If a repeat offender had smeared one of our forwards' faces along the boards, we'd be calling out for both what Jay Rosehill did (beat Shelley soundly in an on-ice battle) and the league followed with—a suspension. For a moment, I was a bit surprised by the length of the suspension (the remainder of the preseason and five games of the regular season), but it makes sense to me that the league is sending it's message fast and clear. Best of all, it appears to be attempting to shed the cloak that obscured its decision-making and allowed for abuse and inconsistency.  

Perhaps that's optimistic, but this is in the very least a good first step toward putting a joke of a legal system in the past while hopefully making the league safer for its players. The NHL has posted a video commentary by its disciplinarian on its web site, for all to see and embed. We'll be watching the process closely this season to see whether it continues on the path it set foot on today. While transparency is an obvious benefit to the league's new initiative, consistency must accompany it.

Our guy got a suspension exceeding my expectations by a few games (aided of course by the fact that half of it is in the preseason), but if subsequent rulings are consistent with this one, you'll find no objection here.

Joel Embiid not named All-Star starter, can still make it as reserve

Joel Embiid not named All-Star starter, can still make it as reserve

Joel Embiid will have to hope NBA coaches trust the process.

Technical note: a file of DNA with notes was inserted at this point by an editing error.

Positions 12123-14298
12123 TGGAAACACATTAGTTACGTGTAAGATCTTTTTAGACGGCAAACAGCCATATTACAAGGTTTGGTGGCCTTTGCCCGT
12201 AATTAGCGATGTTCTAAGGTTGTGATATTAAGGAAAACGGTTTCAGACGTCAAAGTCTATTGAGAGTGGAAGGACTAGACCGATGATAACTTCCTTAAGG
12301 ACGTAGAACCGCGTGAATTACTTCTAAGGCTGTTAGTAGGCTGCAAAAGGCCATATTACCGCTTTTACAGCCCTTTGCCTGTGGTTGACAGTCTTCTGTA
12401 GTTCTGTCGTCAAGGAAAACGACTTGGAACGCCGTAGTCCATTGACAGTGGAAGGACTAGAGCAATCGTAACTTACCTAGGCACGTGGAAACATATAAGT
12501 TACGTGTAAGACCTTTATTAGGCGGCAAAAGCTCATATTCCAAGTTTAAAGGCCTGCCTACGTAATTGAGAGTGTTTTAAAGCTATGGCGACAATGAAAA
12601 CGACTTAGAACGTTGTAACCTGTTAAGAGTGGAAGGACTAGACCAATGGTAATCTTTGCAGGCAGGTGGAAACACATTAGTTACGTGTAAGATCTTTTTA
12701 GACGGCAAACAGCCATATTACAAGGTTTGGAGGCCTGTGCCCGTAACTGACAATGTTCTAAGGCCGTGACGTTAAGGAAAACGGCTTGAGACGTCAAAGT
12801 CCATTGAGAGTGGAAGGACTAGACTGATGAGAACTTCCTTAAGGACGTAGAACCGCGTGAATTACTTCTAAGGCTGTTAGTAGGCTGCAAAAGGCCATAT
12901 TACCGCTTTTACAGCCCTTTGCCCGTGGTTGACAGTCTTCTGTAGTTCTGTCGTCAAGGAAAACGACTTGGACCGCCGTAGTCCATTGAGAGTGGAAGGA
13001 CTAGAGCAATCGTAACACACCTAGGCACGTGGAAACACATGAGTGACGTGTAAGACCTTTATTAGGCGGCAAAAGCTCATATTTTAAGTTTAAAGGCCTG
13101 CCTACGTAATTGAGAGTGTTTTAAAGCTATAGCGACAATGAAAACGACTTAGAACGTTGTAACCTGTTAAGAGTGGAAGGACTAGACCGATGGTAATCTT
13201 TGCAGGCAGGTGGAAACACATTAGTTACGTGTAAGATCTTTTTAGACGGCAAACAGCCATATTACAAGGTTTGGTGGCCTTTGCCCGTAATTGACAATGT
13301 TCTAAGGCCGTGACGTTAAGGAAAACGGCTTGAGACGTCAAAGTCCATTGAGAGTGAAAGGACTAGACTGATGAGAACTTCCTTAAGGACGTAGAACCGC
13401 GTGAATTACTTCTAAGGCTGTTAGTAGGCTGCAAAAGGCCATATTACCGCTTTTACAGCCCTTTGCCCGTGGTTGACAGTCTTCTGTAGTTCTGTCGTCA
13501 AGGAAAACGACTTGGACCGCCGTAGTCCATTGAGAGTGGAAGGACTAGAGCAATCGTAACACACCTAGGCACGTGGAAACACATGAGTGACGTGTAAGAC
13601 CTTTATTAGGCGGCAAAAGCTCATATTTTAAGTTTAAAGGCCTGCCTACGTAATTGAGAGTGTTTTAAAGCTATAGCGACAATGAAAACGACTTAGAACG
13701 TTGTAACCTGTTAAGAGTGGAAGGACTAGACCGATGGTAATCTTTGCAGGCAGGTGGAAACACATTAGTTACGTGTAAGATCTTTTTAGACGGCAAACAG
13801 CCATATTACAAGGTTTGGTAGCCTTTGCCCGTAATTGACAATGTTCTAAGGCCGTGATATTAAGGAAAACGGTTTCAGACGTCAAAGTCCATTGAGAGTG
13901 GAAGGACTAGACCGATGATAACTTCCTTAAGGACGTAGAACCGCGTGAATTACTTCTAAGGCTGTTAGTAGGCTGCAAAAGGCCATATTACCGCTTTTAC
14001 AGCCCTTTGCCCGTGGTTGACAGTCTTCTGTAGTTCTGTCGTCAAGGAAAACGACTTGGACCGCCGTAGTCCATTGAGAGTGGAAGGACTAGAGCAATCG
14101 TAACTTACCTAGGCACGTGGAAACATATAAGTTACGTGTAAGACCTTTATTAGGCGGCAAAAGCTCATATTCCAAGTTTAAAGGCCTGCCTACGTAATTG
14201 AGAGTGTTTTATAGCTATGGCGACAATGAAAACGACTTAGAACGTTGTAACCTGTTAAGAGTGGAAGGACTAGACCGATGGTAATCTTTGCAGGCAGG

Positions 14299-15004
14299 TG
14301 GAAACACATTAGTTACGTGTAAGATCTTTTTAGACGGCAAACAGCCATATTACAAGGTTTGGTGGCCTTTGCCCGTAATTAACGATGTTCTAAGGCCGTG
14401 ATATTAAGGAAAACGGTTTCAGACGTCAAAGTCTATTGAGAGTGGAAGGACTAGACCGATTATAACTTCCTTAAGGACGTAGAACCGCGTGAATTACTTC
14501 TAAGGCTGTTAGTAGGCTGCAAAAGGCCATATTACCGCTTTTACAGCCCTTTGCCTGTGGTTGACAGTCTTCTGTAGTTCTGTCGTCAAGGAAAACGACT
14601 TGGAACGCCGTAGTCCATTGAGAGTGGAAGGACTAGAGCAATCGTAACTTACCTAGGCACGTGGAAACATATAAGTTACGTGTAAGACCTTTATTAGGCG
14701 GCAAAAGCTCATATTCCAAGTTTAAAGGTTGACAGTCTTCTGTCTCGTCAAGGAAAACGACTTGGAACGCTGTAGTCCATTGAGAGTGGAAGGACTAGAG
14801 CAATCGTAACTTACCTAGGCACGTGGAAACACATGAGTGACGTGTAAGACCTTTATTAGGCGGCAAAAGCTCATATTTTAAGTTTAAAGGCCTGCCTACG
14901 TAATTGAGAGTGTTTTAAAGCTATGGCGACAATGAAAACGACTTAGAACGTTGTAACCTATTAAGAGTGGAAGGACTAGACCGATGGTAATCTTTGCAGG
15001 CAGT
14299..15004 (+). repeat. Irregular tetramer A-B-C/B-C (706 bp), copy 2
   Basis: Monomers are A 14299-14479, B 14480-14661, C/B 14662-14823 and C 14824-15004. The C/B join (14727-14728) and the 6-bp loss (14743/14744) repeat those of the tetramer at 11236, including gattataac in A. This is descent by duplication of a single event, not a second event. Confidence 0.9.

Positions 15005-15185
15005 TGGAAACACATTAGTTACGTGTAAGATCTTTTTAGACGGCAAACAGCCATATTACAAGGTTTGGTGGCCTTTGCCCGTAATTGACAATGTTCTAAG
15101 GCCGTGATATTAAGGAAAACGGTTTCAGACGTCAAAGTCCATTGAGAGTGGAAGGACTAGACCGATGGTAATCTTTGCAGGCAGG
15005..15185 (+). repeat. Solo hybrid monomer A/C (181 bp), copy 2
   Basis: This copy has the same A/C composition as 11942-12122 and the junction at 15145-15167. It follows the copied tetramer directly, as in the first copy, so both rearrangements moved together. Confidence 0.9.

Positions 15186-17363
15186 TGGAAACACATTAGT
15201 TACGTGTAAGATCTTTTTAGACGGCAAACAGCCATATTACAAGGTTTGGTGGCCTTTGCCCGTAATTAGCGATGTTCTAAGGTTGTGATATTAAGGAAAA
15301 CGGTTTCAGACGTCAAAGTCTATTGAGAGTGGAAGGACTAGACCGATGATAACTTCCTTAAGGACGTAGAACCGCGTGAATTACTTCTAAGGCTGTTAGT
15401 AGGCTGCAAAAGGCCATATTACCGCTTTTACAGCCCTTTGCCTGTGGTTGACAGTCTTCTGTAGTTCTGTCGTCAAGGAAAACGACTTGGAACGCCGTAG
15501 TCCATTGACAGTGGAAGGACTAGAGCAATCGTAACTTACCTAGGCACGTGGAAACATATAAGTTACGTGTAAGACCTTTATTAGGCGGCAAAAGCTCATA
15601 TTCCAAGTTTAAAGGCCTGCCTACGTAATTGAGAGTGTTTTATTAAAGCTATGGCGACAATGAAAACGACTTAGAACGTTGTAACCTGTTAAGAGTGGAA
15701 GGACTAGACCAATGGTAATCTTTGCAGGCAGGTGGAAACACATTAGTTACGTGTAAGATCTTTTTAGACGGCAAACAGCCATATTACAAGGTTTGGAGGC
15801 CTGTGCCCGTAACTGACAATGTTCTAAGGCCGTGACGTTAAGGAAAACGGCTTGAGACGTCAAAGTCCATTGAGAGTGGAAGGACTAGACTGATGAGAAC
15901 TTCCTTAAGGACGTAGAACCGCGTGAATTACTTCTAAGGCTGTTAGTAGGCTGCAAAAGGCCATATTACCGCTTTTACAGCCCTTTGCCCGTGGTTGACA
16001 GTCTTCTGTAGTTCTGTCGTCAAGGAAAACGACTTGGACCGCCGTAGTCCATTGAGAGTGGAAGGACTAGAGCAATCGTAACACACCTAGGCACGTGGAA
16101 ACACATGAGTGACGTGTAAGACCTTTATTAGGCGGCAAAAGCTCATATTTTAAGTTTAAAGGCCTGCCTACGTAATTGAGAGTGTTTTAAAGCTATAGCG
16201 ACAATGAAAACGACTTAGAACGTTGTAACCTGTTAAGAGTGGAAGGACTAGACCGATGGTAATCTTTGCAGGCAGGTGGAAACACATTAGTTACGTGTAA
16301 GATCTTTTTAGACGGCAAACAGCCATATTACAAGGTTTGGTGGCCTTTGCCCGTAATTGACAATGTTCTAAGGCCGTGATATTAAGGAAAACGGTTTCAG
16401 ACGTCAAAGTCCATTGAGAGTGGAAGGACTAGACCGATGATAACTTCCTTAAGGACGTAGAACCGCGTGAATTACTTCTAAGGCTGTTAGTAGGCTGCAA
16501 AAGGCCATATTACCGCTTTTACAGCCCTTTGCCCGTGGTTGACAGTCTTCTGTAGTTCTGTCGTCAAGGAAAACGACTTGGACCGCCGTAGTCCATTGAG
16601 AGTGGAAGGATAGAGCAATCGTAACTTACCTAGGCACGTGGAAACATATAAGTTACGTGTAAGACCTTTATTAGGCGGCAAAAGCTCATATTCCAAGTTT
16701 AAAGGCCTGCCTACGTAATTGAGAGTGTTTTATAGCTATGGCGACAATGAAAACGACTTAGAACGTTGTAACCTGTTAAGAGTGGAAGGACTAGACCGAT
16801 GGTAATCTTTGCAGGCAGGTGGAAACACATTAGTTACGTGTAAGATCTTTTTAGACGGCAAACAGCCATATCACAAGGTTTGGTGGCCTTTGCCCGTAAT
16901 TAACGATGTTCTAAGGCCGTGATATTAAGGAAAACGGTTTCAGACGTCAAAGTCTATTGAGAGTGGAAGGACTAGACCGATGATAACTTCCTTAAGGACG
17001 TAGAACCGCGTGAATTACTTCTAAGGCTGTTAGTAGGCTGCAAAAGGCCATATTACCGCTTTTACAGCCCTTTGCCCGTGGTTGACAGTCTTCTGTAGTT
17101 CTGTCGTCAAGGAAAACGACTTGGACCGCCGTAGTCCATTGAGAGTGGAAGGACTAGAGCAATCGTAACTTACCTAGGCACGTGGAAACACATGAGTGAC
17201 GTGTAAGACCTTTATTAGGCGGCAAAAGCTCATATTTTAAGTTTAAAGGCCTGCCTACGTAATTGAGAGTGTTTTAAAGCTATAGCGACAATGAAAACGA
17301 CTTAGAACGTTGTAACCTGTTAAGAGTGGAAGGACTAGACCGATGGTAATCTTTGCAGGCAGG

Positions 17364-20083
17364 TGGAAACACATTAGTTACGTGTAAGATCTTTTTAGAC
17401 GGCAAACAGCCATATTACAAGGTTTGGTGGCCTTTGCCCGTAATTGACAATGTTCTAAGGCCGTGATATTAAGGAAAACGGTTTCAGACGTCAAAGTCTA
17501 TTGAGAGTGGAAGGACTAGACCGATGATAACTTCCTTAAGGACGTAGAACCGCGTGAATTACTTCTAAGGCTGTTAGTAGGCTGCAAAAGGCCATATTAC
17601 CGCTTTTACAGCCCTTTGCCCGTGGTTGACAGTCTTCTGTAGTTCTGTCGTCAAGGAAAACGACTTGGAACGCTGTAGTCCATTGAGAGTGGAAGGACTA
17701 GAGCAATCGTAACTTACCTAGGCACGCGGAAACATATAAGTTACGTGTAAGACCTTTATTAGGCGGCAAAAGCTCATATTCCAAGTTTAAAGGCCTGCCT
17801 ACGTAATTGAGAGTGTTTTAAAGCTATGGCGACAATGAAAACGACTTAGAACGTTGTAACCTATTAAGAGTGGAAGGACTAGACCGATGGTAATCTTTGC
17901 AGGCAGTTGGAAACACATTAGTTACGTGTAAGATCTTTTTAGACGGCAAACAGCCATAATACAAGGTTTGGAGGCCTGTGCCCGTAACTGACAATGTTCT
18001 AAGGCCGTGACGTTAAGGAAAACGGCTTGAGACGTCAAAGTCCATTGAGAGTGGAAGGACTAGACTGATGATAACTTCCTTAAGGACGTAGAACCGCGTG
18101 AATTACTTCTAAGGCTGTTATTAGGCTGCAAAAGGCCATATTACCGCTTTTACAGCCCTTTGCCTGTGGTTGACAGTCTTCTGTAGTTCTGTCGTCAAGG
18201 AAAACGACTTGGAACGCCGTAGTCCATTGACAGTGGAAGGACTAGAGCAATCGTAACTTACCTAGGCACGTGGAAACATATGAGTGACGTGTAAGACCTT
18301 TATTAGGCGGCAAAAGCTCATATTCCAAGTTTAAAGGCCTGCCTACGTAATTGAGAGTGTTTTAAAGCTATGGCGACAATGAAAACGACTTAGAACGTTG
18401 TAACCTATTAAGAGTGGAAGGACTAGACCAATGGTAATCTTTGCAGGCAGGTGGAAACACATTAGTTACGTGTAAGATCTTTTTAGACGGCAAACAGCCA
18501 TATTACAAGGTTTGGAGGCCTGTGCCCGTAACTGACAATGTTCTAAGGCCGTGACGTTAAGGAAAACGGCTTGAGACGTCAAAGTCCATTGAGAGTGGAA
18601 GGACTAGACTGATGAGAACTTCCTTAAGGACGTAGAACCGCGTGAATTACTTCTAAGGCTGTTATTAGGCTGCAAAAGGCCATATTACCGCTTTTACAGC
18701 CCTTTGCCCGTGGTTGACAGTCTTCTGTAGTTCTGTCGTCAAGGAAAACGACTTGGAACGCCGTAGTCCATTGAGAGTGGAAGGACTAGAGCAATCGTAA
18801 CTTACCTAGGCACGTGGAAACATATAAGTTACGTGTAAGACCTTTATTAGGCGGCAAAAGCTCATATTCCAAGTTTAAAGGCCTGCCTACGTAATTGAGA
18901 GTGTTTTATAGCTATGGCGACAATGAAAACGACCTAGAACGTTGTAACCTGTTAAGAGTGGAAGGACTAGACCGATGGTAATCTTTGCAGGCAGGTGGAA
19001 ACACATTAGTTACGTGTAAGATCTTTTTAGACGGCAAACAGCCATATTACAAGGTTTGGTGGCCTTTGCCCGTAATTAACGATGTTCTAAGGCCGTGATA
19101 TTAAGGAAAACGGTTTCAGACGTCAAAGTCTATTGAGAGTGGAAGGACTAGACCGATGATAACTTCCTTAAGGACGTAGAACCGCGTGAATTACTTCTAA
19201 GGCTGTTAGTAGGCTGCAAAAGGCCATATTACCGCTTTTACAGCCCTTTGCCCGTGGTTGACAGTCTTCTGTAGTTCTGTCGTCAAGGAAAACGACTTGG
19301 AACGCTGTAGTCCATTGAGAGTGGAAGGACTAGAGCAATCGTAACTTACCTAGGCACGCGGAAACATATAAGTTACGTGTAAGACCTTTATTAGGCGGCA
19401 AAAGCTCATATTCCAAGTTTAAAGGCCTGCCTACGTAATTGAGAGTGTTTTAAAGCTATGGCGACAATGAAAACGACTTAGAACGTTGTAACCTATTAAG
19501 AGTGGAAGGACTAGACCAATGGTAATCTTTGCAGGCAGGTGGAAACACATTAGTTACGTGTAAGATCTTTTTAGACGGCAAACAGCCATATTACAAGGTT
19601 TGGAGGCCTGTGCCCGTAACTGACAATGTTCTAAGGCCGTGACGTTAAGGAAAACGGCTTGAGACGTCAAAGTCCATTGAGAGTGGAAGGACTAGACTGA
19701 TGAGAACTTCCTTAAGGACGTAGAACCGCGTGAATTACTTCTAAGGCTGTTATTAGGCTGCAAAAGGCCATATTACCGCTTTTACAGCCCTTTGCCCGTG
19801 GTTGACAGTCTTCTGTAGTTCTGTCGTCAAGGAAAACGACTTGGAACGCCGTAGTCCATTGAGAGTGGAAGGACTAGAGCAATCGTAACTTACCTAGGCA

Embiid on Thursday was not named a starter in the 2017 NBA All-Star Game. LeBron James, Giannis Antetokounmpo and Jimmy Butler locked in the three Eastern Conference frontcourt spots. Kyrie Irving and DeMar DeRozan rounded out the backcourt.

James (25.6 points, 7.8 rebounds, 8.1 assists) and Antetokounmpo (23.7 points, 8.7 rebounds, 5.6 assists) were locks as starters. That left Butler, Kevin Love and Embiid as the next in contention. Butler is a two-time All-Star averaging 24.8 points, 6.8 rebounds and 4.8 assists in 36.8 minutes for the 21-22 Bulls. Love is posting 20.7 points, 10.8 rebounds and 1.7 assists in 31.6 minutes per game on the Eastern Conference-leading, 29-11 Cavaliers.

The Western Conference starting spots went to Stephen Curry, James Harden, Kevin Durant, Kawhi Leonard and Anthony Davis. 

The voting was made up of fan votes (50 percent), player votes (25 percent) and media votes (25 percent). Embiid has a chance to be voted in by the NBA coaches, whose reserve selections will be announced on Jan. 26. 

Embiid would have been named a starter had the results been based on fan voting (50 percent). He finished third ahead of Love and Butler.

Embiid was in the running for a starting role during a breakout rookie season. He is averaging 19.9 points, 7.8 rebounds and 2.4 blocks in 25.4 minutes per game. Even though his playing time is capped at 28 minutes, he ranks seventh among all players in scoring per 48 minutes. He is eighth overall in free throw attempts per game (7.9) and 10th in those made (6.2).